The areas which will be key to deciding Wales’ monumental Six Nations clash with England

by Tom Pritchard

WALES host England at the Principality Stadium on Saturday, in a game which could go a long way to deciding the winner of the year’s Guinness Six Nations.

The Red Rose have made a blistering start to the competition, seeing off reigning-champions Ireland in Dublin before blitzing France with a scintillating display at Twickenham.

Eddie Jones’ side top the table after the opening two rounds, however hot on their heels are Wales – who also have a 100% record after a dramatic win against France before an underwhelming win against Italy in Rome.

In a game that is likely to be hard-fought, which areas of the game are most likely to contribute to deciding the winner in Cardiff?

The opening stages: which side will start faster?

In this tournament so far, England have set their stall out from the kick-off, scoring in the second minute against Ireland before touching down with just 65 seconds on the clock against France.

Should they be allowed to make this kind of start against Wales, the hosts could be in store for a long afternoon. With a very confrontational defensive and an effective kicking game, England have shown that they are very difficult to catch once they have the initiative on the score board.

Wales have been renowned for their defence in the time that Shaun Edwards has been in charge, and the 52-year-old will need to call on all of his experience for this weekend’s game.

With a back three that is expected to include George North, Josh Adams and Liam Williams, Wales have players that are more than capable of running the ball back at England’s defence.

Should Wales be able to strike early on, it will put England into a position in which they have not experienced as of yet in this year’s Championship.

The gain line: which side will be on the front foot?

In England’s opening two games, they have been able to dictate the tempo, primarily because they have been solid in defence and powerful with ball in hand.

Against Ireland, they surprised many with how they are able to stymie Joe Scmidt’s side on the gain line; putting in a number of dominant tackles (tackles which result in a loss of yards gained in attack).

Wales will certainly be up for the challenge, and have a number of players who are more than capable of meeting England head on, as well as punching holes in their defence.

Alun-Wyn Jones, Ross Moriarty and Ken Owens are just three that spring to mind.

Moriarty is not a definite starter, with some fans and pundits preferring a back-row of Aaron Wainwright, Justin Tipuric and Josh Navidi. However the Dragons man could be a key part of stopping players like Billy Vunipola and Manu Tuilagi.


The kicking game: who can play in the right areas?

This part of the game, an important one for any successful team, is one which England have excelled in during their first two games.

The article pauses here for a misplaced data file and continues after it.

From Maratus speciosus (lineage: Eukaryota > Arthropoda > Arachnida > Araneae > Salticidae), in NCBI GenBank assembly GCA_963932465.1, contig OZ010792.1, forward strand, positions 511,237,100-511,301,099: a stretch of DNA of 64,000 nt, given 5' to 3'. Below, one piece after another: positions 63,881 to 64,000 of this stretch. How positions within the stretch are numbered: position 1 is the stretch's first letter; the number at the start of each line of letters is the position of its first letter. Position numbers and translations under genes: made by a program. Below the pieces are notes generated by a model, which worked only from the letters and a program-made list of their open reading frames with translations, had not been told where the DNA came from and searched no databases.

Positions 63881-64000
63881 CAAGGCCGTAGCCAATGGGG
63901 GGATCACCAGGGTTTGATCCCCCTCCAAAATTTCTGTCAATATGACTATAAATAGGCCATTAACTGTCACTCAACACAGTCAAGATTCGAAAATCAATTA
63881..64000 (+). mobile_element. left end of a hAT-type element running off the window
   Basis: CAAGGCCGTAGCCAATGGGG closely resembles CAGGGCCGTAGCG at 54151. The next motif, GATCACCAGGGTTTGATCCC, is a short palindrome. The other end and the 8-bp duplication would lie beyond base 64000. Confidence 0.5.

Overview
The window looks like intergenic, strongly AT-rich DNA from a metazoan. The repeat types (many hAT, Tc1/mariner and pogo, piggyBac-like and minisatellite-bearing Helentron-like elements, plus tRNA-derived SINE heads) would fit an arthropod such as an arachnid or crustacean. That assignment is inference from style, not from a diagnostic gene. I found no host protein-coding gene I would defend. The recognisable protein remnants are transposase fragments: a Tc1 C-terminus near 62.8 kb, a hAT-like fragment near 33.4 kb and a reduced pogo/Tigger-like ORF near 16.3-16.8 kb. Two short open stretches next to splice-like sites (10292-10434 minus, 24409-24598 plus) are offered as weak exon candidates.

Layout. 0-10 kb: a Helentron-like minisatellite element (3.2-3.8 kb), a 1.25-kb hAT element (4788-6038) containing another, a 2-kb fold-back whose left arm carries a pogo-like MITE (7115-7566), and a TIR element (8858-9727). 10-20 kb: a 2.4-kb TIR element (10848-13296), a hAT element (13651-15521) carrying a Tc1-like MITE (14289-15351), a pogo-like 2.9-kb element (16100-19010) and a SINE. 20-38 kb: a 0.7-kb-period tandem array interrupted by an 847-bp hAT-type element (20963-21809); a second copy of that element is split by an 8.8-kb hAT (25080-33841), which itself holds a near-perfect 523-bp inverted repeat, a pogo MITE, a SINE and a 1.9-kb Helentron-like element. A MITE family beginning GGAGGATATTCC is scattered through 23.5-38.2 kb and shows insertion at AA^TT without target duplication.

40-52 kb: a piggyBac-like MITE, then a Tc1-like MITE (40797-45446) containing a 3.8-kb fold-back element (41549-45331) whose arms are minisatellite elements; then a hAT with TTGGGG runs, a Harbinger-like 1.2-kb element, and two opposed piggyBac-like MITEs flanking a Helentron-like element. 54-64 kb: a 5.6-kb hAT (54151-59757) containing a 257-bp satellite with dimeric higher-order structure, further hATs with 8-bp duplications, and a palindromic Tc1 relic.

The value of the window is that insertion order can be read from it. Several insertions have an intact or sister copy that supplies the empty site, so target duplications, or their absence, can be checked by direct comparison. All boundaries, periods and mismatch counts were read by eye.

Eddie Jones’ side have adopted a tactic of kick aerially to compete, and if the ball is regained, kick downfield into the space which has been occupied by the defensive player(s) who were attracted to the ball.

This was particularly effective against Les Blues, who, it must be said, were not at the races in attack or defence.

Key exponents of this tactic include Owen Farrell and Jonny May, two players who Wales will need to look to stop at source.

In normal circumstances, Leigh Halfpenny would be an almost dead cert to start, with his positional awareness in the backfield unparalleled by anyone else in world rugby.

However, the 30-year-old has not played since November when he was concussed after a late hit by Australian centre Samu Kerevi.

The Scarlets full-back returned to Wales training today, however it would be a surprise to see him in the starting line-up on Saturday.

Dan Biggar is a player who is adept at putting his side into good field positions, but after limping off in Northampton’s win against Sale on the weekend, his chances of starting may have suffered.

If this is the case, a lot of responsibility will be on the shoulders of Gareth Anscombe to pull the strings. Don’t count out Rhys Patchell just yet, the Scarlets stand-off has a big boot and will be eager to avenge his disappointing display at Twickenham last year.

If Wales give up the kind of territorial gains that England have enjoyed thus far in the tournament, their task will become all the more harder. The kick chase and kick defence will need to be near impeccable to limit England’s threat.

There is no doubt that these three areas will go a long way to deciding who comes out on top in Cardiff on Saturday.

A Wales victory will put them in pole position to go on and win the Championship, while a Red Rose triumph will set them up for a Grand Slam with Scotland and Italy up next.